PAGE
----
A trio of naval researchers and an intrepid journalist find themselves lost in a prehistoric oasis after their expedition crash lands while investigating a mysterious warm water region in Antarctica. There they must contend with voracious dinosaurs, killer plants, and one crazed survivalist, all while trying to repair their helicopter before the endless darkness of the Antarctic winter closes in.
An alternately memorable and dull exercise in the sort of Mesozoic “lost world” archetype pioneered by Doyle and Burroughs, and summarily exploited by countless pulp authors of the Amazing Stories era, Universal International’s ambitious sci-fi / fantasy romp The Land Unknown is a film that never quite adds up to the sum of its parts. Penned by frequent television scribe Laszlo Gorog (The Mole People) and directed by former editor and Universal regular Virgil Vogel (Invasion of the Animal People), Land was conceived as a big-deal color affair (a rarity for the William Alland-produced sci-fis), but was produced in more cost-effective monochrome after the pre-production on the expansive prehistoric sets and effects apparatus exceeded the bean-counters’ expectations1. The resulting film, granted a little extra panache by way of Ellis Carter’s (a veteran of Republic serials) stark CinemaScope photography, makes fair use of its considerable effects flash, but is bogged down too early and too often by Gorog’s torpid dramatics. Out of all the science fiction thrillers produced during Universal’s mid-century ‘Golden Age’, this may be the one with the most lost potential.
That’s not to say that The Land Unknown doesn’t have its commendable qualities. With regards to the shear expanse of its fantasy world building it is one of the more impressive of its type and time, fondly recalling the endless studio jungles of RKO’s King Kong. Universal International’s largest production stage was transformed into a convincing primordial forest for the picture, and granted plenty of oppressive tropical atmosphere by a dense and perpetual haze of effects fog. The human cast’s Naval helicopter (seen both full-size and as an impressive large-scale miniature) makes for a tasty juxtaposition, an alienated artifact of the modern industrial age, slick and angular and brazenly artificial, lost in the film’s nightmarish prehistoric enclave.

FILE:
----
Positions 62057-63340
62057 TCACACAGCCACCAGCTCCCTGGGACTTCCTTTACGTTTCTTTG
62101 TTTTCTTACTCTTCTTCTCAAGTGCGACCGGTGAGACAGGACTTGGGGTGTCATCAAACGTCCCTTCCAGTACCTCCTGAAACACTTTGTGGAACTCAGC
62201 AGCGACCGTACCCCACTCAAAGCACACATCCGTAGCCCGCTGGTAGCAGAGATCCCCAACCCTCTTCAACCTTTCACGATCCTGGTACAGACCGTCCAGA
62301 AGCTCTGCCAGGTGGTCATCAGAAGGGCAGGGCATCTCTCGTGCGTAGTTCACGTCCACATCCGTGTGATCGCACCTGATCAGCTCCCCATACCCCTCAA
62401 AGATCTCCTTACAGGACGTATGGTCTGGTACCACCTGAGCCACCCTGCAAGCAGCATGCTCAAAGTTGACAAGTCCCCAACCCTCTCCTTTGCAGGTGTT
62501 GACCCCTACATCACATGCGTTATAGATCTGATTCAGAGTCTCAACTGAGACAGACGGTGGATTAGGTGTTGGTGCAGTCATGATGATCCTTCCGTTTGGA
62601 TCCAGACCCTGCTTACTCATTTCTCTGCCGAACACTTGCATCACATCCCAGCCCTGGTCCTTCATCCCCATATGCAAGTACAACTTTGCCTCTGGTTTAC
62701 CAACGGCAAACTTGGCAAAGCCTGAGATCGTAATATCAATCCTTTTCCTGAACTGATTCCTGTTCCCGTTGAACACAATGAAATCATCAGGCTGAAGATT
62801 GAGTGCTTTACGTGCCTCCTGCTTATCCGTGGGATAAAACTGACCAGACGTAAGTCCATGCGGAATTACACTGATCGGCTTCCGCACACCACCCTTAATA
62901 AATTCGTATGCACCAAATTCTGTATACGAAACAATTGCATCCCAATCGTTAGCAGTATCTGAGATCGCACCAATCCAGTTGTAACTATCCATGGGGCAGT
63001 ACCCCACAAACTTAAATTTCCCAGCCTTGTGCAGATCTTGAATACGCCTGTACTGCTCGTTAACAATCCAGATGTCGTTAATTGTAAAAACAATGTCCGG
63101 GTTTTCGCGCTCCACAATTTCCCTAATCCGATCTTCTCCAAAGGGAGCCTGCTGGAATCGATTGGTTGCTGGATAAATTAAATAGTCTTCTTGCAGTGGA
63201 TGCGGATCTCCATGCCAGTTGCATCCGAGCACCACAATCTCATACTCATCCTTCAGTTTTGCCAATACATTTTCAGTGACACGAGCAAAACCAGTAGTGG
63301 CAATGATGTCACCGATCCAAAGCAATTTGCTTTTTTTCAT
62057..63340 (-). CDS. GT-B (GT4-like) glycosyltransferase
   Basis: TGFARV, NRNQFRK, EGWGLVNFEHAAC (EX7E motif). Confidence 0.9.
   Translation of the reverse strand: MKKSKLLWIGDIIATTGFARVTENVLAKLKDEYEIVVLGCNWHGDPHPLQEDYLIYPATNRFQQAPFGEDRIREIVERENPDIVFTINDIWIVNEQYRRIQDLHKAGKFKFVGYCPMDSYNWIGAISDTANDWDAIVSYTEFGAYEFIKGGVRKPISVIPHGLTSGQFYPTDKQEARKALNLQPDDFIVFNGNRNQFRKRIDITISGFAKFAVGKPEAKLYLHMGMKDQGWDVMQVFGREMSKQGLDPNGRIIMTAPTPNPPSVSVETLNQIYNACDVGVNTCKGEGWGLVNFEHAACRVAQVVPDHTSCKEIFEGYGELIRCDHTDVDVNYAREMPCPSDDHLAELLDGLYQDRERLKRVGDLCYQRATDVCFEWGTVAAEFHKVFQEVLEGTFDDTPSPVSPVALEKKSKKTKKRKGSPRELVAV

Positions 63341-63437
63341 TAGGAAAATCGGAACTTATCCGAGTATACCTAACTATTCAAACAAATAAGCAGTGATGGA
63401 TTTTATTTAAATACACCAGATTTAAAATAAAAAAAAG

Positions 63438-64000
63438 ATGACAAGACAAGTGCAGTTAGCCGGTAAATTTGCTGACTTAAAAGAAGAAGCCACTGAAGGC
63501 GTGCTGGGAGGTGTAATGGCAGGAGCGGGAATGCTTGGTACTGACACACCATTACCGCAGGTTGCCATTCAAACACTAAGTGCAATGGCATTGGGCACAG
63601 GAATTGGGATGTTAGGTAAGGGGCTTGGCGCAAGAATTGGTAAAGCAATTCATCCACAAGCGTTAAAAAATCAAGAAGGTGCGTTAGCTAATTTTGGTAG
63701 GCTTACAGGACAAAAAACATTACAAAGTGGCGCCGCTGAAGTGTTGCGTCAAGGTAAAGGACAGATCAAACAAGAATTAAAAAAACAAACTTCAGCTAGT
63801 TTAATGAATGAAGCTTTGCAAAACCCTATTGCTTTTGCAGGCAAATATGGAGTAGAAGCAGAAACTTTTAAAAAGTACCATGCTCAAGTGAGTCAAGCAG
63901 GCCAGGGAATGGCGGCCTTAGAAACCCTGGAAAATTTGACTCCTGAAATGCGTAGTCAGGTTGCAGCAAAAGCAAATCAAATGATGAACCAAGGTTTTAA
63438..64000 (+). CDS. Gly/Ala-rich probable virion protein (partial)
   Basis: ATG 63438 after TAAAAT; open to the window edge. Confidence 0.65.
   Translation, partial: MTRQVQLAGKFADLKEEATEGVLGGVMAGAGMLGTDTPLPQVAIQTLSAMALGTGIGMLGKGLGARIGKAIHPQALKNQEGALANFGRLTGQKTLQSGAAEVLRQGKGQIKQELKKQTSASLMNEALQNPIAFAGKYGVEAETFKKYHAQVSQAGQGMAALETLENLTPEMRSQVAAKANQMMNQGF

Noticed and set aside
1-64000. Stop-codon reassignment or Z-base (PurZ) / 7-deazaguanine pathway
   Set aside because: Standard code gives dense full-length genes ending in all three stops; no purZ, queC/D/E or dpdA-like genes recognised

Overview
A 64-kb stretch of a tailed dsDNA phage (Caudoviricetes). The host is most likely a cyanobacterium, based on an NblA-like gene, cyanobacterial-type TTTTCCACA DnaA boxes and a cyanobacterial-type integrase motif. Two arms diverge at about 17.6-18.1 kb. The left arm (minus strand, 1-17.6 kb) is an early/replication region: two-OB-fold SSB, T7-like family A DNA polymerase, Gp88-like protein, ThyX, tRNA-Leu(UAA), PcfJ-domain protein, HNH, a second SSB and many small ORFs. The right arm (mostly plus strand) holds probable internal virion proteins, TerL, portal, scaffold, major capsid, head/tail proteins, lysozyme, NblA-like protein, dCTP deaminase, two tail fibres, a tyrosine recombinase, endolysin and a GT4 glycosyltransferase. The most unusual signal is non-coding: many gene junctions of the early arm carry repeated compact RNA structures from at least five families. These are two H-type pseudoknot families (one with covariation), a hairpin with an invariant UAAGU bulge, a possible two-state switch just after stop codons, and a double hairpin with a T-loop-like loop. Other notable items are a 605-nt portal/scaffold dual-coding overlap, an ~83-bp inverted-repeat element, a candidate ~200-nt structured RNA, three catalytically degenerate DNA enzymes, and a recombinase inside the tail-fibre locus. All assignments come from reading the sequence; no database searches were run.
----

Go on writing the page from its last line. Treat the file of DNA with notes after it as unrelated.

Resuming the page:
Less effective than the setting, though certainly memorable in its own right, is The Land Unknown‘s modest menagerie of monsters, realized by effects technicians Jack Kevan, Orien Ernest and Fred Knoth with a considerable assist from the fine special photography of Clifford Stine (Earthquake) and Ray Binger (The Hurricane). A scale Elasmosaurus that terrorizes the (perpetually unprepared) survivors from its lake abode is the most technically ambitious of the lot, a distant forebear to Bruce the Shark that must have been a devil to operate in its own right, though the rigidity of its mechanics prevent it from being as threatening as was perhaps hoped. Providing a lamentable counterbalance are a pair of dueling monitor lizards (billed as “Stegasaurii” in the trailer), whose interjection of real animal violence only serves to provide a cruel and tasteless distraction from the production’s legitimate merits.
Easier to appreciate is The Land Unknown‘s star critter, an anatomically dubious Tyrannosaurus brought to bumbling and improbable life through a rare Hollywood application of the man-in-suit technique2. Like the Elasmosaurus, Rex is a technically ambitious creation, but fails delightfully in both its design and execution. In close-ups the beast’s considerable noggin fares quite well, with its blinking, strangely insectine eyes and massive jaws decked out with sharp and imposing teeth. Full-body shots reveal it to be comically outsized however, absurdly out of proportion with its stubby legs and abbreviated tail. Stine and Binger’s effective process work may put Rex into reliable contact with the human players, but the overwhelming unbelievability of the thing prevent it from being much more than an utter, if lovable, dud.